Thursday, 24 April 2014

It Was Thirty Years Ago Today: Granada's Sherlock Holmes

Today marks the thirtieth anniversary of the first airing of the Granada series 'The Adventures of Sherlock Holmes' (as seen in this cutting from TV Times dated 24th April 1984). For people of a certain age (myself included) the Granada series is one that just cannot be bettered.
The money spent on the production has ensured that it has aged well where other adaptations (Tom Baker's 'Hound of the Baskervilles' for one) can seem a bit stilted nowadays. The attention to detail and its faithfulness to the original stories (take note Moffat) have earned it the high standing that it so richly deserves.
It is however the casting that fascinates me the most. I do not think I have ever seen a programme where an ensemble has fitted together so perfectly. For me Jeremy Brett is the epitome of Sherlock Holmes, with his interpretation of the great detective masterful. As much as I try to fight it, whenever I write Sherlock Holmes stories it is always Jeremy Brett that I envision in my mind's eye.

Both David Burke and Edward Hardwicke have a special place in my heart and even after all these years I am torn as to which one I prefer. Whilst their Watson's are different they both gave the part a realness that was sadly lacking in previous adaptations. Modern Watson's owe a great debt to these two. Without them, the rounded character that they now enjoy could be vastly different.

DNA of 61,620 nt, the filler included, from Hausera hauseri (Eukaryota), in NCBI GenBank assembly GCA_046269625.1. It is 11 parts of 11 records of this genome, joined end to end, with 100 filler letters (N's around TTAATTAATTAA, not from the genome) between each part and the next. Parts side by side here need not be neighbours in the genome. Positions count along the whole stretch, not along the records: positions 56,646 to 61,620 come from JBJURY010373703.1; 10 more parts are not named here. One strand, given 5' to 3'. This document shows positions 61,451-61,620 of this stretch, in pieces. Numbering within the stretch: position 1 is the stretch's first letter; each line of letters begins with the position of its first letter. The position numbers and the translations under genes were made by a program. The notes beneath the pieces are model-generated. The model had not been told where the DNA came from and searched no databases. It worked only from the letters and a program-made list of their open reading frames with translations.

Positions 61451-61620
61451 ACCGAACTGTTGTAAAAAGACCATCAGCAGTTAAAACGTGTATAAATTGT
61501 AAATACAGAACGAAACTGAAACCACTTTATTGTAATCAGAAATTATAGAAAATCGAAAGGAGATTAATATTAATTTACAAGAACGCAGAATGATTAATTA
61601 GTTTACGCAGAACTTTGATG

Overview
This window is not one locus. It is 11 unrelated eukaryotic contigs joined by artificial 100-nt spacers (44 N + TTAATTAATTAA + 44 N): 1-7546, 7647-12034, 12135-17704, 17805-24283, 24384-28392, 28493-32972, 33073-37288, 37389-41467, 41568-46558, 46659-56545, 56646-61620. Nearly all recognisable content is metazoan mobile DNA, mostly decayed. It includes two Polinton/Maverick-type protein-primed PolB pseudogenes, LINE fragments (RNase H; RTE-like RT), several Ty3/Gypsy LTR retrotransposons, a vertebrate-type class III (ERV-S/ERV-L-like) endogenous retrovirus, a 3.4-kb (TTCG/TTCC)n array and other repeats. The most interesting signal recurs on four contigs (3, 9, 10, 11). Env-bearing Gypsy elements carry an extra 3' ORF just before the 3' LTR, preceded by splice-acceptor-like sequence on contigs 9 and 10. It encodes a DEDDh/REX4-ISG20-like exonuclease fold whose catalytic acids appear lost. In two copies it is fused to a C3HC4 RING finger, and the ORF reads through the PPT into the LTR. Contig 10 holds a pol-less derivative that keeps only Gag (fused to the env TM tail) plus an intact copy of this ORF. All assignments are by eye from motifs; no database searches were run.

Next we come to my absolute favourite, Colin Jeavons as Inspector Lestrade. People can argue (and they frequently do) about their favourite Holmes, but there can be little doubt that Jeavons' take on Lestrade is faultless. He played the part perfectly, giving the Inspector a real character to him, one that was seldom seen outside of the original stories.

Mycroft is a difficult one. At first glance Charles Gray appears to be too old to be playing Holmes' elder brother, but in truth he was only five years older than Jeremy Brett. A veteran of the silver screen (from Blofeld in 'Diamonds are Forever' to my favourite Hammer Horror film 'The Devil Rides Out'), Gray leant his wealth of experience to the role, and embodied the character for a whole generation.

Sadly, out of all these great actors only David Burke and Colin Jeavons are still with us. Thankfully we can pop a disc into our DVD player (or Blu-ray) whenever the whim takes us and enjoy them at their very best. 

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